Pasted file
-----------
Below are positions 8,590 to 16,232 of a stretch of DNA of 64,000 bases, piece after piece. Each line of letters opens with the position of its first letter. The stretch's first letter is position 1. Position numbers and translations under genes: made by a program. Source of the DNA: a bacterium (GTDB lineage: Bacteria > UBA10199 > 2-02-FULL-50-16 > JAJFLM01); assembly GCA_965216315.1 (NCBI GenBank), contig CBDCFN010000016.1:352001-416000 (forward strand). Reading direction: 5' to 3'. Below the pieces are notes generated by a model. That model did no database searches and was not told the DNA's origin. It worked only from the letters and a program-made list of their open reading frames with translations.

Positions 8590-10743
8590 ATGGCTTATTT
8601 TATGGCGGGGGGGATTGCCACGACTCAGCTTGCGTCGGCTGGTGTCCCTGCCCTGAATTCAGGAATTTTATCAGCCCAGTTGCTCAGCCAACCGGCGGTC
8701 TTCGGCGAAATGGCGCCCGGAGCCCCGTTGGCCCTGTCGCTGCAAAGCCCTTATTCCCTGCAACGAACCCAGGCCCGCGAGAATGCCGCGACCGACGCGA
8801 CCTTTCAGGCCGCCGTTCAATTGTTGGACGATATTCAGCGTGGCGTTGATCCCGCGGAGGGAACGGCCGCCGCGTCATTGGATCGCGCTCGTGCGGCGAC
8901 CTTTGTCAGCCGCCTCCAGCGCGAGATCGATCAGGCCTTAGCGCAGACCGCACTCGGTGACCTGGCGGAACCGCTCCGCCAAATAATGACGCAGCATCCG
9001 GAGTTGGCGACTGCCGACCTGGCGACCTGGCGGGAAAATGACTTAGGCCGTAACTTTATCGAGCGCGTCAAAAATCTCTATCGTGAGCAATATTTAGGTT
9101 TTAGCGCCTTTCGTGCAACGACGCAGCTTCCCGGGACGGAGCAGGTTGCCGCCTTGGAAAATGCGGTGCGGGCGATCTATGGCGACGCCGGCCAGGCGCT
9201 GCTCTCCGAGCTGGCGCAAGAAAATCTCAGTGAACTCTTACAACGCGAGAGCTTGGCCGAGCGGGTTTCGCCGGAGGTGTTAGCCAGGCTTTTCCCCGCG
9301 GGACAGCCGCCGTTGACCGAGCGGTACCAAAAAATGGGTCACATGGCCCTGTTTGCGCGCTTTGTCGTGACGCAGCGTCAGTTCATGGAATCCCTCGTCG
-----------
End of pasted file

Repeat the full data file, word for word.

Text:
Below are positions 8,590 to 16,232 of a stretch of DNA of 64,000 bases, piece after piece. Each line of letters opens with the position of its first letter. The stretch's first letter is position 1. Position numbers and translations under genes: made by a program. Source of the DNA: a bacterium (GTDB lineage: Bacteria > UBA10199 > 2-02-FULL-50-16 > JAJFLM01); assembly GCA_965216315.1 (NCBI GenBank), contig CBDCFN010000016.1:352001-416000 (forward strand). Reading direction: 5' to 3'. Below the pieces are notes generated by a model. That model did no database searches and was not told the DNA's origin. It worked only from the letters and a program-made list of their open reading frames with translations.

Positions 8590-10743
8590 ATGGCTTATTT
8601 TATGGCGGGGGGGATTGCCACGACTCAGCTTGCGTCGGCTGGTGTCCCTGCCCTGAATTCAGGAATTTTATCAGCCCAGTTGCTCAGCCAACCGGCGGTC
8701 TTCGGCGAAATGGCGCCCGGAGCCCCGTTGGCCCTGTCGCTGCAAAGCCCTTATTCCCTGCAACGAACCCAGGCCCGCGAGAATGCCGCGACCGACGCGA
8801 CCTTTCAGGCCGCCGTTCAATTGTTGGACGATATTCAGCGTGGCGTTGATCCCGCGGAGGGAACGGCCGCCGCGTCATTGGATCGCGCTCGTGCGGCGAC
8901 CTTTGTCAGCCGCCTCCAGCGCGAGATCGATCAGGCCTTAGCGCAGACCGCACTCGGTGACCTGGCGGAACCGCTCCGCCAAATAATGACGCAGCATCCG
9001 GAGTTGGCGACTGCCGACCTGGCGACCTGGCGGGAAAATGACTTAGGCCGTAACTTTATCGAGCGCGTCAAAAATCTCTATCGTGAGCAATATTTAGGTT
9101 TTAGCGCCTTTCGTGCAACGACGCAGCTTCCCGGGACGGAGCAGGTTGCCGCCTTGGAAAATGCGGTGCGGGCGATCTATGGCGACGCCGGCCAGGCGCT
9201 GCTCTCCGAGCTGGCGCAAGAAAATCTCAGTGAACTCTTACAACGCGAGAGCTTGGCCGAGCGGGTTTCGCCGGAGGTGTTAGCCAGGCTTTTCCCCGCG
9301 GGACAGCCGCCGTTGACCGAGCGGTACCAAAAAATGGGTCACATGGCCCTGTTTGCGCGCTTTGTCGTGACGCAGCGTCAGTTCATGGAATCCCTCGTCG